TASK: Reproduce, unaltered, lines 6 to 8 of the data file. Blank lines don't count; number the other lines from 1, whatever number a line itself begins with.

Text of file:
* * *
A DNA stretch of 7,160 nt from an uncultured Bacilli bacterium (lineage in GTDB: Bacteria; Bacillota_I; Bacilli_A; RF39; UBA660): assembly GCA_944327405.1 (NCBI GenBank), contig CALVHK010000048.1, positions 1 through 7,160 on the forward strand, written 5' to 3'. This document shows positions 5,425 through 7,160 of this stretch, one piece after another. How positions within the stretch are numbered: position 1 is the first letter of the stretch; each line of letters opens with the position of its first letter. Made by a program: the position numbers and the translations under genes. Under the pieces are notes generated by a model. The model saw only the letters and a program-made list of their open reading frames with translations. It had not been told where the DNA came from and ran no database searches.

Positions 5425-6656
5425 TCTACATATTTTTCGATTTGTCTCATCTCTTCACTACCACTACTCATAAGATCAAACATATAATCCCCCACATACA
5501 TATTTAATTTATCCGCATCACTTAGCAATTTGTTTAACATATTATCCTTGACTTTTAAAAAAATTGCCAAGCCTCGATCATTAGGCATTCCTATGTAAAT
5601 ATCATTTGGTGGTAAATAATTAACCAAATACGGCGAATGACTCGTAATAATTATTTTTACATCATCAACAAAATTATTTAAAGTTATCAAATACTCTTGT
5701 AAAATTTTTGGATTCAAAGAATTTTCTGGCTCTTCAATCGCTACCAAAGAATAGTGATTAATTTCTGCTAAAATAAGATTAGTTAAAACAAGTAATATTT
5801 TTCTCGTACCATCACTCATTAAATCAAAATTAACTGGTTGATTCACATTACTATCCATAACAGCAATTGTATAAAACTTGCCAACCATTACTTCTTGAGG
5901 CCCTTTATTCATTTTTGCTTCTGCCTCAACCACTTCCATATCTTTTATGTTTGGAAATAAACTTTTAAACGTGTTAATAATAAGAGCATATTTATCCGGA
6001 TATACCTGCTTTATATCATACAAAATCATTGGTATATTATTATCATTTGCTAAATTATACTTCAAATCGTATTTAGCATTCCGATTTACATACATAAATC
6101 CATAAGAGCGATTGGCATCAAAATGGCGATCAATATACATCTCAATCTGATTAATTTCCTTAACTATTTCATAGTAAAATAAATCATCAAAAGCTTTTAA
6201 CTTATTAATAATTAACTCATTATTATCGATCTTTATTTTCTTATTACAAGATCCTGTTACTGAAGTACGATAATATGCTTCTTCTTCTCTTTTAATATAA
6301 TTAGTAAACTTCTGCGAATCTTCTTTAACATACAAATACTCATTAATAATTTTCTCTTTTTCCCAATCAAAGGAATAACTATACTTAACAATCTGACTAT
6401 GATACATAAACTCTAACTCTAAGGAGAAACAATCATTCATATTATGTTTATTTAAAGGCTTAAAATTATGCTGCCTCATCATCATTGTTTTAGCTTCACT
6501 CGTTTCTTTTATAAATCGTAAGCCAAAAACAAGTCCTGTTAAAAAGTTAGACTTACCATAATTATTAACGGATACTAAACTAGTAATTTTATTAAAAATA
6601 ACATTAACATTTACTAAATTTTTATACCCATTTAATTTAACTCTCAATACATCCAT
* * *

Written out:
5701 AAAATTTTTGGATTCAAAGAATTTTCTGGCTCTTCAATCGCTACCAAAGAATAGTGATTAATTTCTGCTAAAATAAGATTAGTTAAAACAAGTAATATTT
5801 TTCTCGTACCATCACTCATTAAATCAAAATTAACTGGTTGATTCACATTACTATCCATAACAGCAATTGTATAAAACTTGCCAACCATTACTTCTTGAGG
5901 CCCTTTATTCATTTTTGCTTCTGCCTCAACCACTTCCATATCTTTTATGTTTGGAAATAAACTTTTAAACGTGTTAATAATAAGAGCATATTTATCCGGA